I read the previous book, Whisper Kiss, almost a year ago, and I must confess that I had a hard time remembering who was who in this book. Although most of the story is spent with the main characters, there were also shifts to the minor characters (e.g., Chen, a big-time evil Slayer, who lets the darkfire loose, and Viv Jason, a female shape-shifter who allies herself with Chen against the Pyr). We also have brief side stories for Erik, Brandt, Sloane, and Donovan. Finally, we have the Sleeper. We've heard about him in past books, but now he wakes up, and we learn his back story. I had no trouble following the main plot, but when it came to the side stories and the references to the thematic arc for the series, I confess that I did some skipping—just to get back to the real action. My recommendation is to start reading this series from book 1, but definitely don't make this the first book you read. If you haven't read any of the previous books, you won't have a clue as to what's going on.

     One thing that has always been problematic about this series is the speed at which each Pyr and his mate get together. As one reviewer put it, these couples zoom right past first and second base and actually begin at third. Rafferty and Melissa, for example, were in bed within hours of meeting one another. Although I admit that this isn't supposed to be realistic fiction (dragons...duh!), I still think that it's a bit of a stretch to believe that a 30-something 21st-century career woman would fall into bed with a guy within hours of meeting himespecially right after she sees him turn into a dragon. 

          BOOK 7:  Flashfire             
     The seventh book is set in the glitz and neon glow of Las Vegas, where Lorenzo di Fiore lives in isolated luxury paid for by his wildly successful stage show that showcases his mastery of fiery illusions. Lorenzo has distanced himself from his dragon heritage, viewing his fellow dragons as barbarians who allow their primitive sides to dominant their lives. Disdaining both the Pyr and the Slayers, Lorenzo values civility and culture above all, and refuses to get down and dirty with either side. He has taken in his father, Salvatore, after years of estrangement, because the old dragon is in rapidly declining health. As the story opens, Cassie Redmond, a paparazzi photographer, and her friend, Stacey, are headed out to see Lorenzo's show. Stacey is rebounding from a failed romance, and Cassie is taking a vacation to rethink her career choices. As in most of the DRAGONFIRE books, this is the night of a lunar eclipse, so a Firestorm is imminent.  As Lorenzo's extravaganza unfolds, sparks begin to fly from Lorenzo to Cassie, proving to Lorenzo that the Firestorm is his. He decides to sate it immediately and then walk away. He doesn't believe in most of the Pyr mythology, viewing it as mostly fiction, so he doesn't worry that Cassie will become pregnant. Unfortunately, he's wrong about that.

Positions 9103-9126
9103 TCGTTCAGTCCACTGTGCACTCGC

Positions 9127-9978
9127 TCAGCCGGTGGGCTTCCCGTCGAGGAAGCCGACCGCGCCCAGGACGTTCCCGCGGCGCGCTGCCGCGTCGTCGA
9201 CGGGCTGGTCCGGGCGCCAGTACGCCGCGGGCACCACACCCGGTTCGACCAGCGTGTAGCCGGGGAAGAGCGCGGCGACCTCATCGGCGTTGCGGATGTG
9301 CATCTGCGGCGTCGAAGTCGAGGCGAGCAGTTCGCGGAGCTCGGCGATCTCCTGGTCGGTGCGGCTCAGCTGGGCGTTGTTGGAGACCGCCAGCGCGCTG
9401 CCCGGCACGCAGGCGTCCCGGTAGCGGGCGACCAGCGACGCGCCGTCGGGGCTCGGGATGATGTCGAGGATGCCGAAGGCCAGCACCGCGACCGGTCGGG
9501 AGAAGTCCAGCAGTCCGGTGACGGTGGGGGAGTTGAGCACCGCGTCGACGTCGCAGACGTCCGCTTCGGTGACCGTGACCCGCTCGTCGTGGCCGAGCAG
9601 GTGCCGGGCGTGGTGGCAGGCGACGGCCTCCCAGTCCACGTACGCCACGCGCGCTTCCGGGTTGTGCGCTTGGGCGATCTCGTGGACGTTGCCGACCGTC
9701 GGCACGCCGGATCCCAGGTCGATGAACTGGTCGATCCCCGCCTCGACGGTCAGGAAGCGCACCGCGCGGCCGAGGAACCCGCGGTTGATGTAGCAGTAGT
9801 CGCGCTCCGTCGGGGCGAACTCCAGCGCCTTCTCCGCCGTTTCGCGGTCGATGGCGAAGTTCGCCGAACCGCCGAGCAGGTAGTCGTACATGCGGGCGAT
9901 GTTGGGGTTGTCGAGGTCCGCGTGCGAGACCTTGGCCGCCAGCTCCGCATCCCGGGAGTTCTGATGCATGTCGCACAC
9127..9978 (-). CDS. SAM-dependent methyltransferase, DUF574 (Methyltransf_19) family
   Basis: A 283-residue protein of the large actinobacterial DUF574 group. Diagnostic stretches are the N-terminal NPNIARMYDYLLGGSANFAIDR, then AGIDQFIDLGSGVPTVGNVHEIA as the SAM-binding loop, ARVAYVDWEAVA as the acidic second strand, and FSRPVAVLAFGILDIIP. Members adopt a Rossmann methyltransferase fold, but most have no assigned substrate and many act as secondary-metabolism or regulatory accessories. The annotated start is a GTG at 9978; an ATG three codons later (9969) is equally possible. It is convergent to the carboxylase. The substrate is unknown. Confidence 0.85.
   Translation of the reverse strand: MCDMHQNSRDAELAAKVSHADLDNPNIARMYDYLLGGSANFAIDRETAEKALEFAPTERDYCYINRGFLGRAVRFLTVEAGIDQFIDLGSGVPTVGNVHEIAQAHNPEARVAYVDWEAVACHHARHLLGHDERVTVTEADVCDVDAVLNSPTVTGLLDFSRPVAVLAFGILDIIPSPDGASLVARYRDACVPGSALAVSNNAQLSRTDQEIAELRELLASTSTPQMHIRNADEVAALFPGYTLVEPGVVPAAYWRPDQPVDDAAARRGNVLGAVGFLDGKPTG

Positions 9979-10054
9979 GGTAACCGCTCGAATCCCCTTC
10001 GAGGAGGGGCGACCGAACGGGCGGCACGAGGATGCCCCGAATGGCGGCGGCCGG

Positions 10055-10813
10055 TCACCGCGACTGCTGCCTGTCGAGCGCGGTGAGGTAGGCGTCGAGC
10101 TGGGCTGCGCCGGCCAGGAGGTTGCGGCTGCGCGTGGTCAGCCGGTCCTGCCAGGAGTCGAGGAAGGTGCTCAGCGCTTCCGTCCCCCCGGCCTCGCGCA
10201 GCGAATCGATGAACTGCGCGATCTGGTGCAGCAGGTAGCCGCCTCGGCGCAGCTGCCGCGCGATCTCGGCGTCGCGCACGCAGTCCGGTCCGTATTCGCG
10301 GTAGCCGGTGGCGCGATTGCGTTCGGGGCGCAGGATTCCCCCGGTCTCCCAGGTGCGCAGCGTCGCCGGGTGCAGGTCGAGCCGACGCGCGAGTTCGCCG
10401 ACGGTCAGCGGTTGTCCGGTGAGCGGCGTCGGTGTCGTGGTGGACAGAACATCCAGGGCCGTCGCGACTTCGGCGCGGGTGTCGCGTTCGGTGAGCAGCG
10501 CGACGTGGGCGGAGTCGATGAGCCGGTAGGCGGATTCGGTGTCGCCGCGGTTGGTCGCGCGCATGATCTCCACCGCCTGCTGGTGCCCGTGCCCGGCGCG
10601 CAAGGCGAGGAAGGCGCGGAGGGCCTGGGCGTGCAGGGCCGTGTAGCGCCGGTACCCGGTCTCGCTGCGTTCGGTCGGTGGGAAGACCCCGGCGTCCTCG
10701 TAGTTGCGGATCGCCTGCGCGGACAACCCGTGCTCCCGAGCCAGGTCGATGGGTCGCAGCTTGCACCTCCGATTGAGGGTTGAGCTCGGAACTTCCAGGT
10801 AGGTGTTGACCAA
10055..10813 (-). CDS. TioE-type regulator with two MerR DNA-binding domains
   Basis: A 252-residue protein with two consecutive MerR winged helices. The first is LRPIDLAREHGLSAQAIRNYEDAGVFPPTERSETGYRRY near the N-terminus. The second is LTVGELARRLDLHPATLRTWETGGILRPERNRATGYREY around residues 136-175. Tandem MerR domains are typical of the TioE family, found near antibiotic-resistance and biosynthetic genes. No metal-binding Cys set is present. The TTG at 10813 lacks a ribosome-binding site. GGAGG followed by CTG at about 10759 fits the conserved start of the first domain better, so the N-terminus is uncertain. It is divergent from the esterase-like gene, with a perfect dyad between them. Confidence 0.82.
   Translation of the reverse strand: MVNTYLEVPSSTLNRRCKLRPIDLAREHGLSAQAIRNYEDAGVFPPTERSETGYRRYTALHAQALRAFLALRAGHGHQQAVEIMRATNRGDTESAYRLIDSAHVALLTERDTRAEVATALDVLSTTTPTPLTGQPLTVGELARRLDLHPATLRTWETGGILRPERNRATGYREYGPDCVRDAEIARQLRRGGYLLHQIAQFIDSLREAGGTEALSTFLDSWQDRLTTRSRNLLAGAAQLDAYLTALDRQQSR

In the meantime, other dragons, both good and evil, feel the Firestorm and head for Las Vegas. There are two primary villains: Balthazar, the leader of the Slayers, and Chen, who has delusions of grandeur, lots of ancient power, and elaborate plans for taking control of all the dragonsSlayers and Pyr. On the good side, Erik shows up to, once more, ask Lorenzo to join the Pyr. As the plot plays out, Lorenzo is planning a spectacular illusion in which he has himself buried in his Ferrari for 30 days. This is his ploy to disappear and go somewhere else to begin a new identity, which all dragons must do periodically since they never show signs of age. Now, all of Lorenzo's plans are in jeopardy, with an unexpected (pregnant) mate and two adversaries who are determined to carry out their own devious and deadly plans. As the climax approaches, Lorenzo must decide whether he should continue his solitary life or make room for love.

     This is a well-told, action-filled story, with two strong lead characters. Lorenzo has just the right amount of angst over his tragic family history and his determination to face life on his own terms. Cassie is feisty without being whiny or stupidly stubborn, although sometimes she is just a tiny bit too accepting of Lorenzo's eccentricities. For me, she is one of the better heroines in this series.